Straight across the Øresund from one another, the 8km gap between Malmö and Copenhagen was bridged a few years back with a, uhh, bridge.
Travelling between these coastal cities couldn’t be easier, a return train ticket costing €26. It can’t have taken much more than 30 or 40 minutes and there are great views over the water during the journey.
To sum up, I fell in love with both cities, cementing the fact that I think I may actually be a Scandinavian stuck in a stumpy, pale, ginger Brit’s body. That being said, it was 25+ degrees and hardly a single cloud in the sky; perfect conditions for city touring if you ask me.
I took a while to warm to Malmö, perhaps because I was fresh from an overnight train and not feeling very fresh. Besides, it was 7am and the city was still asleep. A cinnamon bun from a bakery in the Stortorget sorted me out, but I was pretty unprepared without a map, guide book or plan of action.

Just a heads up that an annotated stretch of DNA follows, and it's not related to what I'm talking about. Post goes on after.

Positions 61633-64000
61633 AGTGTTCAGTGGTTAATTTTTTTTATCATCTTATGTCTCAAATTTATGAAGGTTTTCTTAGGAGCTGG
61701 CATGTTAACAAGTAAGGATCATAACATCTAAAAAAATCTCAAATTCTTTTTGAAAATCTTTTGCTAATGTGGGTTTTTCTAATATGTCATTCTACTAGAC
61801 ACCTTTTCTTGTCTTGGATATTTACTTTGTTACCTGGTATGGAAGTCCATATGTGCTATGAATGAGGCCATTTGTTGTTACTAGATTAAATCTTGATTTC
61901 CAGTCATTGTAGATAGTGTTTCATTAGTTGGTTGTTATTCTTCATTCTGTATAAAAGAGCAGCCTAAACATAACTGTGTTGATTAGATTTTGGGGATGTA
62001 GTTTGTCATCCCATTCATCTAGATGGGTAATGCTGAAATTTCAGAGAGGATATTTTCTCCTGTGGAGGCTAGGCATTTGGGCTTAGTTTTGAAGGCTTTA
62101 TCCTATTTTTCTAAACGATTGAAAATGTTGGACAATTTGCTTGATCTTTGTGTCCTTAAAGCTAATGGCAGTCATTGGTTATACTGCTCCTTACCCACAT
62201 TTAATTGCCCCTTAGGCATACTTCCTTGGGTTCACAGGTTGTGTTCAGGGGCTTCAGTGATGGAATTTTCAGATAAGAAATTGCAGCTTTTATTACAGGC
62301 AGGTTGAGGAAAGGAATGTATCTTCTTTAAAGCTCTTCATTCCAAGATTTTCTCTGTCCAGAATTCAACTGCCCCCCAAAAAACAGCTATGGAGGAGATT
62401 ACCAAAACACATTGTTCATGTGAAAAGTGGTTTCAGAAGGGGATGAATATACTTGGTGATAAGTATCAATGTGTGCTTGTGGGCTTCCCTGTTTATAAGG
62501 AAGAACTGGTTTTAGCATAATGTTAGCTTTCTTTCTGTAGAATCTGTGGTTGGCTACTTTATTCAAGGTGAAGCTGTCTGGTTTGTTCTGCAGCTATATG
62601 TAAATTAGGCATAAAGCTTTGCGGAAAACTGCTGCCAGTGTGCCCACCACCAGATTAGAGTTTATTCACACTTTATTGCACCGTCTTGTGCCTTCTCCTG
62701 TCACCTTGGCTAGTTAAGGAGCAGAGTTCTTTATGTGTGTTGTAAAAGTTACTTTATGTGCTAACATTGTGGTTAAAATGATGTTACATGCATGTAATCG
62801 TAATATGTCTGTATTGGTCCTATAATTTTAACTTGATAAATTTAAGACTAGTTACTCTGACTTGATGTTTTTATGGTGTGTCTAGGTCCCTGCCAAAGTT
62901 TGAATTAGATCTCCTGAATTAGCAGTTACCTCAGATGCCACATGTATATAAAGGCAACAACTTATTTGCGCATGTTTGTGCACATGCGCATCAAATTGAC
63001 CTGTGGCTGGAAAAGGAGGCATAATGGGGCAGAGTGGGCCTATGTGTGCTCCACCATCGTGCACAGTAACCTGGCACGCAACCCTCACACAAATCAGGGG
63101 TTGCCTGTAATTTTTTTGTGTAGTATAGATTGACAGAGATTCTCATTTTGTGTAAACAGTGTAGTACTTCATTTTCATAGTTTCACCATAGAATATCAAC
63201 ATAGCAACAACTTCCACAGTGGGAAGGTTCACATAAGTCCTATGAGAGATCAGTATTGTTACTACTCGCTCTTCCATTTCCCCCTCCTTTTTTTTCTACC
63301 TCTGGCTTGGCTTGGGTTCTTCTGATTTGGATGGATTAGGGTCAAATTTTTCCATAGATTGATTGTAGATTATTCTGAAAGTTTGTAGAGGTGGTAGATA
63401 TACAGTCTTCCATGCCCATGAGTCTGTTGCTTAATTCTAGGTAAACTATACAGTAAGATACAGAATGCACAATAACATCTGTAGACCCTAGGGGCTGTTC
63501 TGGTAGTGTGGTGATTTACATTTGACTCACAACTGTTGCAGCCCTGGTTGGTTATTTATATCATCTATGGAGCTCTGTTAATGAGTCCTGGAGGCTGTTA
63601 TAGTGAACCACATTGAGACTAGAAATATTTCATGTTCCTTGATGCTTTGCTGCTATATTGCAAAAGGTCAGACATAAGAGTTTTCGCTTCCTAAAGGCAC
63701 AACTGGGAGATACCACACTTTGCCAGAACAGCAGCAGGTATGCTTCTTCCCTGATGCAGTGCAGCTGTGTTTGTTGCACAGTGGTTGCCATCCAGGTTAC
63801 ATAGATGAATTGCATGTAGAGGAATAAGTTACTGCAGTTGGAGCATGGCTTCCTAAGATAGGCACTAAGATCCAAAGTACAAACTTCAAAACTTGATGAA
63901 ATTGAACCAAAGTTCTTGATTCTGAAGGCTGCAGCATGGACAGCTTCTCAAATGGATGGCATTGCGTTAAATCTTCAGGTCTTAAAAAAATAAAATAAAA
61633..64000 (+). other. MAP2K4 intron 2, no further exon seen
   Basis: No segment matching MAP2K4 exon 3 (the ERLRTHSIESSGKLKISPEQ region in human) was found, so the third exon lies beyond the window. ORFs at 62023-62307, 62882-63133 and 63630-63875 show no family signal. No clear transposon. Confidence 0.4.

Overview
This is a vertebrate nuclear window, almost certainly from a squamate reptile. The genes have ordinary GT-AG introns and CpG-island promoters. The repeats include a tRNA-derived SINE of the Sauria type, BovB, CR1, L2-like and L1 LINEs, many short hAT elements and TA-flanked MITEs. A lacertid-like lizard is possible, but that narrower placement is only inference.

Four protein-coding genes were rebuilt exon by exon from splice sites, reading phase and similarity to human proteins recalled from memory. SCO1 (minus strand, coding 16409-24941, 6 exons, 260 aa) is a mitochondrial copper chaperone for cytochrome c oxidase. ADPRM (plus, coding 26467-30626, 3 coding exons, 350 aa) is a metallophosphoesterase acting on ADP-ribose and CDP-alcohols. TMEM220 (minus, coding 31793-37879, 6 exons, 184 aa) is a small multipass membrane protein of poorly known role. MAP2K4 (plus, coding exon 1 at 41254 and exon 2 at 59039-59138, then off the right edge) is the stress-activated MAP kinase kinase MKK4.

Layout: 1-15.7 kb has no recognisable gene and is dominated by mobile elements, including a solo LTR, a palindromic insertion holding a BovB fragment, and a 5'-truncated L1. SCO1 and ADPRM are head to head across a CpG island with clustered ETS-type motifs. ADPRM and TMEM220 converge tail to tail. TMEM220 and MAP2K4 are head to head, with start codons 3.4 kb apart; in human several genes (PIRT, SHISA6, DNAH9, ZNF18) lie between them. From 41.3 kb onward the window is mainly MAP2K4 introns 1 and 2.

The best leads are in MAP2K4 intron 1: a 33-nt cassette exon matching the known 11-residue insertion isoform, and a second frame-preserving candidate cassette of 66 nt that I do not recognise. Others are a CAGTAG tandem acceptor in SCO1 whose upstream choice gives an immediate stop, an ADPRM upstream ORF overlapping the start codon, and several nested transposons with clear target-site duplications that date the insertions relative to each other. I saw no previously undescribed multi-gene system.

From the start, I’d say rent a bike (and get a map). The old town centre is pretty compact but the waterfront and views over the Øresund are a must-see, and a bit of a mission on foot.
Lilla Torg is the cutest of all the squares, St. Petri Kyrka is interesting architecturally, and Kungsparken along with its surrounding parks (Slottstrådgården in particular) is peaceful and well worth a visit.
I wouldn’t recommend Malmöhus unless it’s a rainy day and you can read Swedish, and heading South to Möllevångstorget past Triangeln isn’t all that exciting, though a market stall man did give me a free nectarine and cut of watermelon!
My highlight was sitting on the decking at Sundsprenaden in the shadow of the Turning Torso skyscraper (ish), overlooking the bridge and surrounded by half-naked tanners.
Malmö’s sights may not be sumptuous landmarks, but it far exceeds the meagre expectations of its title as ‘Sweden’s third city’. Locate a map, a bike, and a bakery and you’re good to go!